T-Mo/Sprint Merger Chances Drop As Republicans Fear Embarrassment: Analyst

The likelihood of T-Mobile and Sprint's proposed merger being approved by the Department of Justice is growing slim and one doesn't need to look further than the companies' own recent statements to reach the same conclusion, wrote MoffettNathanson analysts this week.

A straightforward tell

One of the most high-profile industry watchers changed their prediction of the attempted tie-up, downgrading its chances from 50- to 33-percent, pointing to what they deem is a couple of "Hail Maries" on T-Mobile's part. That's how the analysts described T-Mobile's recent commitment to make broadband Internet available in rural America via 4G-based fixed wireless and freeze all service prices for three years if the merger is approved.

The Bellevue, Washington-based network operator made both promises publicly and with no apparent involvement from federal regulators, which MoffettNathanson seems as an extremely discouraging sign for anyone hoping to see the consolidation greenlit.

T-Mobile and Sprint are presently navigating through a late stage of regulatory approvals and antitrust probes, a highly unconventional time for any new grand concessions being introduced, yet the self-proclaimed Un-Carrier resolved to bring two more into the fold in a matter of days. Not straying beyond the Occam's razor principle, the moves were largely triggered by a private regulatory signal suggesting the tie-up's chances of being approved are decreasing.

No one is in the business of avoiding to make the most money legally possible, least so one of the four national carriers in the United States; by making the said two pledges out of the blue, T-Mobile gave a clear signal it knows something the public doesn't - something that's far from ideal for its ambitions to continue growing in an aggressive manner.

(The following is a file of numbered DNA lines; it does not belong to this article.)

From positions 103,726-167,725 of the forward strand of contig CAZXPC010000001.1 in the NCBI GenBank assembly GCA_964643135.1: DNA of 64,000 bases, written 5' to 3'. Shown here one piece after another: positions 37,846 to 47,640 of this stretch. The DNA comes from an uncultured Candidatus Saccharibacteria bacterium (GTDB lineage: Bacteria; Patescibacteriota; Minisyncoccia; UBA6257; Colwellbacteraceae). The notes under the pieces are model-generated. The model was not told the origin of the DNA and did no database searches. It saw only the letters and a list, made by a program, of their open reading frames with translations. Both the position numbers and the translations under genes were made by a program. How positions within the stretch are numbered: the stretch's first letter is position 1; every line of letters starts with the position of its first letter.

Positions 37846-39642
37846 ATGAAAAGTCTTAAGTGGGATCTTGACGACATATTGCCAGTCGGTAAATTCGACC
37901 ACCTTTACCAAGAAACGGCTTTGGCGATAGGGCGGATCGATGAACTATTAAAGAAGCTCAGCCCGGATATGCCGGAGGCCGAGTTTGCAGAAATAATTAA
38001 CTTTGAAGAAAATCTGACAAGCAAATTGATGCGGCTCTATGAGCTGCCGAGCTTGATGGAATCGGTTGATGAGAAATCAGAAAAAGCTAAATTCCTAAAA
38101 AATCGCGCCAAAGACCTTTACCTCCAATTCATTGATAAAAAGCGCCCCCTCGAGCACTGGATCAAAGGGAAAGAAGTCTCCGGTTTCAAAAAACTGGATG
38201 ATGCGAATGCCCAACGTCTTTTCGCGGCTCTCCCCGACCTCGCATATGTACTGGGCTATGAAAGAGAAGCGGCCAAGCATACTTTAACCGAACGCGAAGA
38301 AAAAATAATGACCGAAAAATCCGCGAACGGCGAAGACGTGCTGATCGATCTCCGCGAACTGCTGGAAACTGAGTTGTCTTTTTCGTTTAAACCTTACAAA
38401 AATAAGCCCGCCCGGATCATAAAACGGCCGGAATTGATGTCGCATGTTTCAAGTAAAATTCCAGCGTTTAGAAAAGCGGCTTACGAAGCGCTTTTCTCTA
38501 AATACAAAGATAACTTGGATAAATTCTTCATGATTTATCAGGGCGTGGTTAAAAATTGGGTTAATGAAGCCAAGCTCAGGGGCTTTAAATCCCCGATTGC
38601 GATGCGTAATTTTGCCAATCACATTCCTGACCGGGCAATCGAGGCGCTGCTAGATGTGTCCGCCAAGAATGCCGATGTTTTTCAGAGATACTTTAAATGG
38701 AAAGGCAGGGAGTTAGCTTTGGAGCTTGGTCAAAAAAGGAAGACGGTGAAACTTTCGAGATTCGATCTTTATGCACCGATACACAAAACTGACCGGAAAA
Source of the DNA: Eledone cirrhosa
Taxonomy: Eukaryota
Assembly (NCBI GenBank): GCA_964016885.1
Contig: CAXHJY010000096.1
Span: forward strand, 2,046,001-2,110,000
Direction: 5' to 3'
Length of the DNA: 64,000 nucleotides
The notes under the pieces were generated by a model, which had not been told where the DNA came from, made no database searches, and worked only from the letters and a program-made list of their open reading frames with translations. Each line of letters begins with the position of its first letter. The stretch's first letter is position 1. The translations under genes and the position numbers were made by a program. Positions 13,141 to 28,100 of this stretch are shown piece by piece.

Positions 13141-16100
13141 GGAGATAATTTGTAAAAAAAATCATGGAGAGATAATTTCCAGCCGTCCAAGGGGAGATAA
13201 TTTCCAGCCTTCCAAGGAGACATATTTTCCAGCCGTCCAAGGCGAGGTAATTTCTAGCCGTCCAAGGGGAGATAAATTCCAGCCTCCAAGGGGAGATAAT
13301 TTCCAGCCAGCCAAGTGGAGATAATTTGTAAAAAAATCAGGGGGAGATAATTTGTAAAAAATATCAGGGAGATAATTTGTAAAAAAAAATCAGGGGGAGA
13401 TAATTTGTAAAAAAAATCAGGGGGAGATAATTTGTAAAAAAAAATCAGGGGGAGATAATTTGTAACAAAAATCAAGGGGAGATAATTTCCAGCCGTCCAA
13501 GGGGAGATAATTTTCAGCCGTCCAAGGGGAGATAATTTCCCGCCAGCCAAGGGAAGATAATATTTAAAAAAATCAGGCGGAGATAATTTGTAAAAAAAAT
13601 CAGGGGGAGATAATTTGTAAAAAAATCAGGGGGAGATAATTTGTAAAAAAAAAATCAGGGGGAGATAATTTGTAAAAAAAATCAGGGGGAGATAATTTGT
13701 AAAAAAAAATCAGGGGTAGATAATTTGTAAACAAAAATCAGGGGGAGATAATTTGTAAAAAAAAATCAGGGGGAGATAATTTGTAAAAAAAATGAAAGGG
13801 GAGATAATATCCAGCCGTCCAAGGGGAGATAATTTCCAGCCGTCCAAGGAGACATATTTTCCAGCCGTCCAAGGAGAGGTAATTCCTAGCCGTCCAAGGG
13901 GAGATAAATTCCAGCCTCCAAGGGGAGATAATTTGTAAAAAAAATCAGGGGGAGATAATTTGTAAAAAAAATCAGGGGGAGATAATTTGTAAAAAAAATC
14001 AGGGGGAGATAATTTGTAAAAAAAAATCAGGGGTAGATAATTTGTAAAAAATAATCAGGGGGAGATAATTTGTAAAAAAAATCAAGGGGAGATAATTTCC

The analysts concluded their latest wireless prediction with a rhetorical question: "when was the last time you saw a Hail Mary pass from a team that was ahead?"

High national-embarrassment potential

Recent media reports and insider claims suggest certain state officials are considering suing for the deal to be blocked even if the DOJ gives it the go-ahead. In doing so, they would start a chain of events that would likely result in a public trial which would see them successfully argue their case based on nothing else but the DOJ's own rulebook from 2010.

Adding AT&T's failed attempt to acquire T-Mobile which the DOJ formally opposed in 2011 and the government agency's failed lawsuit against AT&T's purchase of Time Warner from last year, there's plenty of precedents to go around when it comes to putting together a case against T-Mobile and Sprint being allowed to combine, most industry watchers agree.

Due to that state of affairs, the DOJ is likely to reject the merger proposal solely to avoid being dragged into the court of law by some state-level administration or an activist group, the analysts opinioned.

In that scenario, T-Mobile and Sprint would likely sue to attempt forcing the issue but their chances of succeeding would be next to none; the Trump administration and the Republican Senate presently want to avoid any move that would generate bad publicity associated with anti-consumerism and with the DNC's influence in Washington now once again being on the upswing, it's unlikely the political climate in the U.S. will be anywhere close to conducive to big-business tie-ups anytime soon.

Copyright ©2019 Android Headlines. All Rights Reserved
This post may contain affiliate links. See our privacy policy for more information.
You May Like These
More Like This:
About the Author
2018/10/2018-10-23.jpg

Dominik Bosnjak

Head Editor
Dominik started at AndroidHeadlines in 2016 and is the Head Editor of the site today. He’s approaching his first full decade in the media industry, with his background being primarily in technology, gaming, and entertainment. These days, his focus is more on the political side of the tech game, as well as data privacy issues, with him looking at both of those through the prism of Android. Contact him at [email protected]
Android Headlines We Are Hiring Apply Now